Go to freakin’ church people! Suck it up and quit yer griping about how its a dinosaur and doesn’t meet your needs. Learn to make church what church was meant to be instead of spending all your time worrying about what’s the next big thing that is emerging. Be more concerned about your life and your heart, and less concerned about church. It’s only church, after all.

    Apologies for the rant in your comment space Maynard. You may feel free to delete me if you so choose.

    Peace bro.

  3. Antony,
    No deletion, simply disagreeing isn’t enough to warrant that! Probably bear in mind that the book title might be provocative than it should be. Paul isn’t advocating “no church” but is suggesting it be done in a more relational, smaller way than what we’ve seen. What he’s promoting would probably look very much like the church that you’re involved in yourself (the protestant one, not the Catholic one). If anything, he’d be saying stop the hype and chasing the next fad… just share your lives and be the church. I plan to blog about the book in more detail once I’ve gotten into it, so stay tuned.

    The door hit me too… it was being slammed from the inside at the time, and I was glad to be on the outside when it closed! I occasionally frequent another one now where the door tends to swing as freely as you want it to, but mostly just stands open and inviting.

  4. Thanks Maynard. :)
    And hey, don’t count on the “Catholic” one I’m involved in being less relational than the “Protestant” one…. ;)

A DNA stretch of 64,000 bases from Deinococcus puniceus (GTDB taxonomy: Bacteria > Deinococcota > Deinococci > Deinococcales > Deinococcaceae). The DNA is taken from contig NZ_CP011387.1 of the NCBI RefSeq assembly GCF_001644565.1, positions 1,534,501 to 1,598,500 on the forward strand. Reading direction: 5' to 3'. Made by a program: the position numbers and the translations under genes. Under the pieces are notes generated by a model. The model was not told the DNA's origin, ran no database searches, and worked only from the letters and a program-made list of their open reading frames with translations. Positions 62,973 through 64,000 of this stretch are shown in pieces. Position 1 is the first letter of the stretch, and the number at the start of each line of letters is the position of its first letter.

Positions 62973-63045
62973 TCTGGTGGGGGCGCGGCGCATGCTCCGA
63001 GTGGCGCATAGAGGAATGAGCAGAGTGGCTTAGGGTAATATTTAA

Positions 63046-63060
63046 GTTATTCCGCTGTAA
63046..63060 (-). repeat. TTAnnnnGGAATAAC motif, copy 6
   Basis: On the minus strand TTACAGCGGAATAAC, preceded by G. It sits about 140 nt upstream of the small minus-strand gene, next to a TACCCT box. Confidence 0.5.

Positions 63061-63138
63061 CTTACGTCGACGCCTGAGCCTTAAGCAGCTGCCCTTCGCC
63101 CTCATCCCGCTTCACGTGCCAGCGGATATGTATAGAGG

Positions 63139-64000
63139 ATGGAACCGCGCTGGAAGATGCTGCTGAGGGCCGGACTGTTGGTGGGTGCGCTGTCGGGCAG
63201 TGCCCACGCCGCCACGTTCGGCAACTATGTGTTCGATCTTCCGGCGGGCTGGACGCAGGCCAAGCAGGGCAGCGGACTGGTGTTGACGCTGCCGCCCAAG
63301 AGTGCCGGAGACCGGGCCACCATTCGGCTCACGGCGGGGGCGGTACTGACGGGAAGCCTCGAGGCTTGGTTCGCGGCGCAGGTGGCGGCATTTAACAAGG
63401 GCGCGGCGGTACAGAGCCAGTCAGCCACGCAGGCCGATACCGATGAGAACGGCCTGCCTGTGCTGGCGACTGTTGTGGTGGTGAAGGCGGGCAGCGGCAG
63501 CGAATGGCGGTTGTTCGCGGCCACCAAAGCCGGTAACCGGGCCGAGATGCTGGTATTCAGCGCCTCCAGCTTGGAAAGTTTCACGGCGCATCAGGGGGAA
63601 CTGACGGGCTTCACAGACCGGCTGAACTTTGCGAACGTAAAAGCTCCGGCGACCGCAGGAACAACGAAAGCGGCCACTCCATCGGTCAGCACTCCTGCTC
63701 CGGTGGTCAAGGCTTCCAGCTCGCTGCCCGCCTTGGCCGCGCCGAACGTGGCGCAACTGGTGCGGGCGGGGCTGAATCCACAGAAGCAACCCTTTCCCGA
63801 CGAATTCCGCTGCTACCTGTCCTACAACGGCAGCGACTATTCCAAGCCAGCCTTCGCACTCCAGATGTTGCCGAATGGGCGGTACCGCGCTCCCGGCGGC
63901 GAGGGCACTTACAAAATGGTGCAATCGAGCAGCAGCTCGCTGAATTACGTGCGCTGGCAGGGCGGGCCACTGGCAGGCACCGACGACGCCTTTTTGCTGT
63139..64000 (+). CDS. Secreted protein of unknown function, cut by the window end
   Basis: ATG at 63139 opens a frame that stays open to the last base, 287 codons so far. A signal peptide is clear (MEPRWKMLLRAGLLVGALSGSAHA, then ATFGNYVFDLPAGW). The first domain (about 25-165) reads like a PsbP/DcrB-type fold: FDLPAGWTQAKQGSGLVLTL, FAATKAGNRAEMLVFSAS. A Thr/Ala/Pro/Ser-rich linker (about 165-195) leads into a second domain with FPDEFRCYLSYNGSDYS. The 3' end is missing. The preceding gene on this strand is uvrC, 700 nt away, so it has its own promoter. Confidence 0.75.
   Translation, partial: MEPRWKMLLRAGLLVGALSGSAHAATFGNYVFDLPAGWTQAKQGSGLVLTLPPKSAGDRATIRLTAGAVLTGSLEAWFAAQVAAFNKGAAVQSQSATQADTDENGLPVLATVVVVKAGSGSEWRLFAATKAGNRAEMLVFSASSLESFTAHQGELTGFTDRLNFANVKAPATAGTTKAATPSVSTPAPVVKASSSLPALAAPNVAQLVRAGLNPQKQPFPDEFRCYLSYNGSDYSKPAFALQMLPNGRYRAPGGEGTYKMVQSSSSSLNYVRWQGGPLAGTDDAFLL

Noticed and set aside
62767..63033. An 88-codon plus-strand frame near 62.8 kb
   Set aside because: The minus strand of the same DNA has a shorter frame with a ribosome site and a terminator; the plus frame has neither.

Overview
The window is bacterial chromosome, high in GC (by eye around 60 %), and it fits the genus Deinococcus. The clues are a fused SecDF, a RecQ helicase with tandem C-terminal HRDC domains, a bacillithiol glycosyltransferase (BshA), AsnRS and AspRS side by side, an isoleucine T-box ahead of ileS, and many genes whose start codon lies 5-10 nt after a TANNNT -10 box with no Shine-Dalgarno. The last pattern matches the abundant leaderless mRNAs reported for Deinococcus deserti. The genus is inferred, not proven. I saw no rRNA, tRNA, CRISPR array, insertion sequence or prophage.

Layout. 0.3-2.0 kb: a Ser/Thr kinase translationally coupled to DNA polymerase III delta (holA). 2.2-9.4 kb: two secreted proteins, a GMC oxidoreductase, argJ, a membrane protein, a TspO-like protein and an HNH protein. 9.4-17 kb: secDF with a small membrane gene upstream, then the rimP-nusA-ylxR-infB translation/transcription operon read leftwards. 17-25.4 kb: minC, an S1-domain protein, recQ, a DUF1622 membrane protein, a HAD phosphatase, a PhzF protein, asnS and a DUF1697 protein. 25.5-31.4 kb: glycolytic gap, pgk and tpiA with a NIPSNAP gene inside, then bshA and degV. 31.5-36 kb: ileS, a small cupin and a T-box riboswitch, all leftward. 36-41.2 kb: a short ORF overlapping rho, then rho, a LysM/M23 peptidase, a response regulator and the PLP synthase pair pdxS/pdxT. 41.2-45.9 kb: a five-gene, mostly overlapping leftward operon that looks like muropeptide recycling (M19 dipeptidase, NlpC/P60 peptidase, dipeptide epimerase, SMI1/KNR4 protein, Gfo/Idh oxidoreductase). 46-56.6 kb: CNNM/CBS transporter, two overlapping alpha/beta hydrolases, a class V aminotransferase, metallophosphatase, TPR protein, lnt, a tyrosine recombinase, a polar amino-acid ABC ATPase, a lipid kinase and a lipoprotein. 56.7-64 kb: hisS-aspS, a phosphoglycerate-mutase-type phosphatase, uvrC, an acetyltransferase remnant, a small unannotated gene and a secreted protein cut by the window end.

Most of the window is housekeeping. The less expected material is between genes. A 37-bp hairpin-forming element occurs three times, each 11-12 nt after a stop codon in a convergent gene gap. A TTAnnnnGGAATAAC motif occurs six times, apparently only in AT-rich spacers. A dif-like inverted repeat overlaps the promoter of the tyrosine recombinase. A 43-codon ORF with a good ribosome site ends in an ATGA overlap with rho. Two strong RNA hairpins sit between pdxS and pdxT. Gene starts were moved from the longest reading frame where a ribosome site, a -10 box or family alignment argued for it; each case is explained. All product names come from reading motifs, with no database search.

5. i’ve been inside the building for about 30 years. Seen Jesus sometimes, Missed him sometimes. Mostly I agree with A – that the question is probably wrong. Jesus was pretty clear on where he’d be, in the space that both separates and connects us. So he’s as likely to be in church as any other place. Or as likely not to be. The issue of church meeting ‘my needs’ is maybe okay as an entry point, but if it stays there, keeps being about meeting my needs, both i and the church become narcissic. At base, it was never about that. It was about doing the work, living the life, about connecting with the least of these, etc.

  6. Antony — sounds about right to me!

    Bill — precisely. If the building has become a place concerned with drawing and entertaining, catering to those who wish their needs filled, then it’s got the wrong makeup. I think that’s what Paul is on about… our conception of ‘church’ really isn’t the same as that, but it’s what most of North America has come to know as ‘church.’

  7. I too was at that meeting. I bought 5 copies and had a chance to read it before that night. I think we are making no bones and no apologies about not wanting church to be programmed and institutional. I believe over the next couple of years we are going to see more and more people leaving “the building” …. even amongst those who are deemed famous like George Barna and so on. Those of you in Winnipeg are fortunate. We live in Kleefeld and there is no sign of finding other people. But we trust that if God is working in all other areas then he will work here too…….. Blessings